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May 23, 2011 4:44 PMPublication: The East Hampton Press & The Southampton Press

A Legend On The Mats And Sidelines Is Inducted Into Hall Of Fame

May 24, 2011 8:12 AM

John Tobin’s first encounter with Mike Fitzgerald happened on an otherwise ordinary autumn day back in 1975—but it’s a day that has been seared in his memory because of what followed.

Walking the halls of Hampton Bays High School as a seventh-grader, Tobin bumped into Fitzgerald, the school’s physical education teacher, who asked him if he would attend the upcoming wrestling meeting. Tobin knew nothing about the sport and didn’t feel a desire for that to change—until Fitzgerald asked him about the meeting again, and then again. Eventually, Tobin showed up and parked himself in the back of the room, without any plans or expectations.

Until Fitzgerald started talking.

“He spoke about what it takes to be a champion, the dedication and the work ethic,” Tobin recounted while speaking about his former high school wrestling coach last week. “There was something about his passion and his words—it inspired me so much in just a 15-minute speech that I ran home and told my parents, ‘I’m wrestling,’ and that was it. I never looked back.”

From that point on, Tobin said, the basketball hoop in his driveway was a relic. And by the time he was an eighth-grader, Tobin was on the Hampton Bays varsity squad, becoming part of a team that won 11 league dual meet titles and nine league tournament titles during Fitzgerald’s tenure, despite being one of the smallest schools in Suffolk County.

Wrestling, Tobin said, became his life—and for that he gives full credit to Fitzgerald.

A David Among Goliaths

Unlike today, when teams are divided into divisions and leagues where they compete only against schools comparable to their size, in the 1970s, 80s and early 90s, Hampton Bays regularly took on programs with student populations five or six times bigger than theirs and, more often than not, beat them. For 26 years, the driving force behind that success was Fitzgerald. A legend in the world of wrestling, Fitzgerald was a Nassau County and New York State champion during his days at famed Mepham High School in Bellmore in the early 1960s before becoming a college All-American at Moorhead State in Minnesota. Fitz won the New York State championship in 1965 at 133 pounds and as a college wrestler placed in the national tournament in 1969. His reputation as a fierce and talented wrestler preceded him at Hampton Bays, and he achieved even greater acclaim when he made the transition to the mat sidelines.

Fitzgerald’s body of work was recognized and lauded on April 29 when he was inducted into the National Wrestling Hall of Fame. He was one of the most successful high school coaches in Long Island history during his 27-year career—26 years of them at Hampton Bays. In his years coaching the Baymen, the team had a 205-127-3 record and won a league dual meet title or league tournament title a total of 20 times. Fitzgerald coached 90 league champions and 35 All-County wrestlers. Seven of his wrestlers won county titles, and six went on to place in the state tournament.

Those numbers are impressive enough on their own but stand out even more when the size of Hampton Bays High School is taken into consideration. The school had fewer than 100 boys from ninth through 12th grades when he coached there, and most years Fitzgerald had fewer than 20 wrestlers combined on his varsity and JV teams. Despite that, his teams finished in the top 10 in the county tournament five times, placing fourth in 1983. Hampton Bays won a league dual meet title one year with just 13 wrestlers on the roster, one for each weight class.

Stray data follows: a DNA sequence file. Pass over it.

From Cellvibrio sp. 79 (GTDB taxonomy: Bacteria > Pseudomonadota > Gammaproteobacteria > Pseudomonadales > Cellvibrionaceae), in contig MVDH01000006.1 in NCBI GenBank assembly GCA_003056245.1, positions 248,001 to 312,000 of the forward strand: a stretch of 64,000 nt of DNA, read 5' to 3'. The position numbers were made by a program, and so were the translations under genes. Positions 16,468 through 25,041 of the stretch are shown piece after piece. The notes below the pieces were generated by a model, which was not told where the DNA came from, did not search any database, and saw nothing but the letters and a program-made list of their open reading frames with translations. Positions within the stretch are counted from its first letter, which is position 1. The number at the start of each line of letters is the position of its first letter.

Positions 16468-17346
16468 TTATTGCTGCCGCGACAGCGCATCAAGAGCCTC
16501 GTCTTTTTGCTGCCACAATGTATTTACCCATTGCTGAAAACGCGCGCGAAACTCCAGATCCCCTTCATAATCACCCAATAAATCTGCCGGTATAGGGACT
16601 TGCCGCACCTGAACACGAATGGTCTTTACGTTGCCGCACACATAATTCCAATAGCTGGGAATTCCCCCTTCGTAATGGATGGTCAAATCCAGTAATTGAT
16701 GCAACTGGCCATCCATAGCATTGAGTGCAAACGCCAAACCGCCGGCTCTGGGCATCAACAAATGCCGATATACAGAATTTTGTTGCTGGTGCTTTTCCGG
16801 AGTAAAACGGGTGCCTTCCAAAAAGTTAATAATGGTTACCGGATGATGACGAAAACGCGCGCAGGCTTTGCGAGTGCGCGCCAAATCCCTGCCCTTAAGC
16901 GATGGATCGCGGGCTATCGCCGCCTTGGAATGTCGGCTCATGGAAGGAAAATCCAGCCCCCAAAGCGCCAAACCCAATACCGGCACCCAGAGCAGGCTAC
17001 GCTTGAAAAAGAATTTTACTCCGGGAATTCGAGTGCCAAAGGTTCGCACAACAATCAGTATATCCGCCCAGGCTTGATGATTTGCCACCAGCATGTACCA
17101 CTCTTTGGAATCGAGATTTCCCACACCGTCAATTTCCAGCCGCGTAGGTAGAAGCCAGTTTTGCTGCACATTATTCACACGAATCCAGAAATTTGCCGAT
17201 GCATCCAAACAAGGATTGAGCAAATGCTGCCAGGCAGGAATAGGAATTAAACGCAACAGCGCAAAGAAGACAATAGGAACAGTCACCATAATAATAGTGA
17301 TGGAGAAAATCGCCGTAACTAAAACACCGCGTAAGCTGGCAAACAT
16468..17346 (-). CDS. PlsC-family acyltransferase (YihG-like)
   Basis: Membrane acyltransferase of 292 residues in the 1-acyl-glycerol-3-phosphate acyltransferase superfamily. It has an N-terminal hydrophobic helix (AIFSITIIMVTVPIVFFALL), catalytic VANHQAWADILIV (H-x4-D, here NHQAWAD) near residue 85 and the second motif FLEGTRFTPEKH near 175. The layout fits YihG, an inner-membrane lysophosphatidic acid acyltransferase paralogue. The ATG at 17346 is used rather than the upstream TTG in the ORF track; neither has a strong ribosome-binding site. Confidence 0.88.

Competitiveness And Compassion

The statistics—league and county championships won as both a wrestler and coach, tournament and dual meet victories over schools of every size—speak for themselves, but according to Tobin and others who know “Fitz”, as he is called, they are only the tip of the iceberg. To them, his success came from not only his wealth and breadth of knowledge about the sport and all its technical aspects, but also his larger-than-life personality, his ability to be a master motivator, his unwavering dedication to all his wrestlers, and his desire to teach them how to be responsible and productive citizens as well as champions.

Paul Bass, the longtime head coach who has built a powerhouse program of his own at Westhampton Beach High School, was in the early stages of his coaching career in the late 1980s at the time Fitz had long established tiny Hampton Bays as one of the most feared programs in the county. At that time, Hampton Bays, Westhampton Beach and East Hampton all competed in the same league and had a fierce rivalry.

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Mike is a class act and a great mentor. Coached by the most famous of high school coaches, Sprig Gardner Mike wrestled on one of the greatest HS teams in history during the steak. Mike has gone on to influence two more generations. His induction into the National Hall of Fame is an honor well deserved.
By Lester Ware (15), Sag Harbor on May 24, 11 12:20 PM
He wasn't so compassionate to the kids who weren't in the wrestling team- he was indifferent to them in gym class- he was some kind of hero, no he was paid to instruct all the kids under his charge and if you didn't wrestle or play football, etc, he could care less.
By bayarea (46), hampton bays on Oct 27, 13 10:18 PM
Congratulations, Fitz. As a side note, the Moorhead team picture shows bottom row, second from left, Bill Germann, Fitzgerald's predecessor at Hampton Bays who moved to the midwest and passed the torch to Fitz.
By VOS (1240), WHB on Oct 27, 13 11:59 PM